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Hong Kong removes anti-State contents from textbooks

World

Hong Kong removes anti-State contents from textbooks

Zhao Yusha

The Hong Kong education bureau has vowed to remove textbooks and reading materials in schools that involve inciting subversion, separatism and other illegal content forbidden by the newly enacted National Security Law, and will regularly check if such books exist within campuses.

Reading materials provided to students should match the curriculum and have suitable content, and school administrations should also regularly check students’ books to ensure they are appropriate for lessons, the bureau told the Global Times on Monday.

The bureau vowed to remove any books found to contain content that encourages subversion, terrorist activities, collusion with foreign forces, or other illegal content forbidden by the newly enacted National Security Law, unless the content aims to explain the law to students, said the bureau.

Schools still have the right to prepare textbooks for students under the guidance of the bureau, but should also carefully examine books that are selected. If problems emerge, the bureau will follow through.

Tang Fei, principal of Hong Kong’s Heung To Secondary School (Tseung Kwan O), who is a member of the council of the Chinese Association of Hong Kong and Macao Studies, told the Global Times that it is the same as schools being asked to reject books that promote pornography and violence.

“If those books are not allowed on campus, why should books that incite independence be allowed? Also, the newly enacted National Security Law has said clearly what kind of behavior is considered to endanger national security,” Tang said.

The national security law said that the Hong Kong government should raise residents’ national security and legal consciousness through schools, social organizations, media and websites.

The education bureau told the Global Times that it will step up measures to enhance students’ sense of national identity, and will seek advice from relevant policy bureaus as soon as possible for detailed guidelines on how to enhance students’ national security and law-abiding awareness.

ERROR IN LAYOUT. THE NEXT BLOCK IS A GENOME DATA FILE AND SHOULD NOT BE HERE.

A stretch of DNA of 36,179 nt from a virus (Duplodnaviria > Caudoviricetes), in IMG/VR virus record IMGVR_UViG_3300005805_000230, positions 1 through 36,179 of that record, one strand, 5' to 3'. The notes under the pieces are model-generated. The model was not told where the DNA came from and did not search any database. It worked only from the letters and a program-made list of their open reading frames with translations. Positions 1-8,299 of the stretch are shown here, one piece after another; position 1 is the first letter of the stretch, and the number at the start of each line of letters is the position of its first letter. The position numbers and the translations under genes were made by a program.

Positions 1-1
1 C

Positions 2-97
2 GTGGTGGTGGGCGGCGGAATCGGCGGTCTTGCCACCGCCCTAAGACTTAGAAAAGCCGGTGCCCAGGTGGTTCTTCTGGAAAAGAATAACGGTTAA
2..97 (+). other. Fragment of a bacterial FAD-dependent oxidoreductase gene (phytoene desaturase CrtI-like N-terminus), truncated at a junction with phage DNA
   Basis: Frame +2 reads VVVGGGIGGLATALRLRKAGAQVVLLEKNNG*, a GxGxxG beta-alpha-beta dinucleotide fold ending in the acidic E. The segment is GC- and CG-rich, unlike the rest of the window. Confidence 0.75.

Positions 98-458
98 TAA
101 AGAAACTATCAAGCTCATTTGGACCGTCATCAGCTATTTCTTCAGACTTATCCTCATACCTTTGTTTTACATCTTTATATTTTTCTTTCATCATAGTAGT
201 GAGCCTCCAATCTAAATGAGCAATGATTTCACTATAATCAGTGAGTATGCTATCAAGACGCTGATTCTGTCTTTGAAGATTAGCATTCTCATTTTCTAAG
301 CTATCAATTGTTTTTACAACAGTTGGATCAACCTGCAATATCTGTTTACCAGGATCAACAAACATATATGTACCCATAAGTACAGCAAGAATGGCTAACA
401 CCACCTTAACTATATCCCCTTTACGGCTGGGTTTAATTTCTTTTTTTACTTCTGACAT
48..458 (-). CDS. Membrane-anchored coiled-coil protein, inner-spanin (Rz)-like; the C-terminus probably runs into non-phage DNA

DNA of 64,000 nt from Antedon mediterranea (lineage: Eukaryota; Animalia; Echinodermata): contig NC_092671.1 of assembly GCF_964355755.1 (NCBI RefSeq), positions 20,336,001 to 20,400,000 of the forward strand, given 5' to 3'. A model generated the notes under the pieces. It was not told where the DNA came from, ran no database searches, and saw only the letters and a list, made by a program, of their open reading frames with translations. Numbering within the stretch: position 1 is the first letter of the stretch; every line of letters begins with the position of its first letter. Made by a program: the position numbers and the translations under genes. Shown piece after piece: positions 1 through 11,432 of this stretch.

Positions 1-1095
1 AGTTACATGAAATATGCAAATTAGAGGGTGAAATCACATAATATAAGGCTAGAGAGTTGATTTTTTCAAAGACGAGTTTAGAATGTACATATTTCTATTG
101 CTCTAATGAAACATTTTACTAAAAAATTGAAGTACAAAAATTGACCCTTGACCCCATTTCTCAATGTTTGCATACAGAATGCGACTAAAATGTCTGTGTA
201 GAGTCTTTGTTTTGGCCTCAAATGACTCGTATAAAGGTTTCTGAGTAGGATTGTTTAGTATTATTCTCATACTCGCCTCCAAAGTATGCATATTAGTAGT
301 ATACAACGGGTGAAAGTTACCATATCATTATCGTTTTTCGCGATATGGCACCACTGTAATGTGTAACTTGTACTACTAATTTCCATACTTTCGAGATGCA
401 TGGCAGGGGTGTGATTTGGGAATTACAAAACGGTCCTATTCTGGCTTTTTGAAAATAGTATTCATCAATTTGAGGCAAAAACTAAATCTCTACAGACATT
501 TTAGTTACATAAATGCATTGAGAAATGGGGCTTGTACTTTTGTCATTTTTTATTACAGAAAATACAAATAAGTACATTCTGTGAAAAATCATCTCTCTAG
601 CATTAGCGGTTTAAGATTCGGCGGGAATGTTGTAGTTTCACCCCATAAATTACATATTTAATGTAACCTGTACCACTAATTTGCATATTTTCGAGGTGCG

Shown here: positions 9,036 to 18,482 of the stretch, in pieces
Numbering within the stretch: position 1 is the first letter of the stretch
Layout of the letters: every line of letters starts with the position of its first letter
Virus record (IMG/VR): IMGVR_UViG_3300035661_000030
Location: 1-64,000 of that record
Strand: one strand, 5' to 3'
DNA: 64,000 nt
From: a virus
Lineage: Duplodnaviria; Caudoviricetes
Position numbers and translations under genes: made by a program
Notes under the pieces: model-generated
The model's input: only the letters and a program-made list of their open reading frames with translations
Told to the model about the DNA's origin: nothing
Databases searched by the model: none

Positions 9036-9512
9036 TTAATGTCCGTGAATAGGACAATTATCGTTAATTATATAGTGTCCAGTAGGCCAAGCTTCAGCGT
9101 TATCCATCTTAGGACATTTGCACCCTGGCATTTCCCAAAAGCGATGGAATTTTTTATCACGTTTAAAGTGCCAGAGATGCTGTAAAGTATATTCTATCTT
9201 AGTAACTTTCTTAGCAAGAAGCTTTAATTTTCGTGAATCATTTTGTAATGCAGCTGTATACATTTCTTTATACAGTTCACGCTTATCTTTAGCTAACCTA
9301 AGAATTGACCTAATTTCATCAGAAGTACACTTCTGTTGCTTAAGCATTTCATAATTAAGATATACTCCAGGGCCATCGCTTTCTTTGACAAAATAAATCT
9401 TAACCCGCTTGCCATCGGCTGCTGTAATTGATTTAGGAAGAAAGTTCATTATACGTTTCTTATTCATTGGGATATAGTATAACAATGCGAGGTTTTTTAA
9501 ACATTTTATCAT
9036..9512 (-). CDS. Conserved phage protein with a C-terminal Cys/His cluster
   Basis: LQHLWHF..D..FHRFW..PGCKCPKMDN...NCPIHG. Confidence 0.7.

Deputy-director of the Hong Kong Federation of Education Workers Nicholas Muk, who teaches at Pui Kiu middle school, told the Global Times that as schools are now busy with final examinations, there are no moves yet to include the new law in the curriculum. But he expects textbooks that explain the law will be dispatched to students and teachers before September, the beginning of new semester.

On June 27, Hong Kong Secretary for Education Kevin Yeung Yun-hung told media that the National Security Law for Hong Kong will be introduced to local students through courses. He noted that the national security legislation is very important for both the country and the city.

Council chairmen of renowned universities such as the University of Hong Kong, Hong Kong University of Science and Technology and the Chinese University of Hong Kong all endorsed the law on July 1, the first full day after the law took effect.

Muk said that the law must be taught and interpreted to young people via a way they are familiar with. Education about the National Security Law for the next generation of Hong Kong can help them understand the basis for and necessity of such legislation, thus making every Hong Kong resident a promoter of stability and prosperity of the city, as well as protectors of national security, Muk said.

In previous years, many Hong Kong textbooks were accused by parents and observers for “inciting hatred toward the Chinese mainland, and even encouraging students to participate in protests. For example, a high school textbook in Hong Kong was found referring to mainlanders as “locusts,” a derogatory name, with content that disparaged the central government for “suppressing Hong Kong and interfering with Hong Kong’s affairs.”

Global Times

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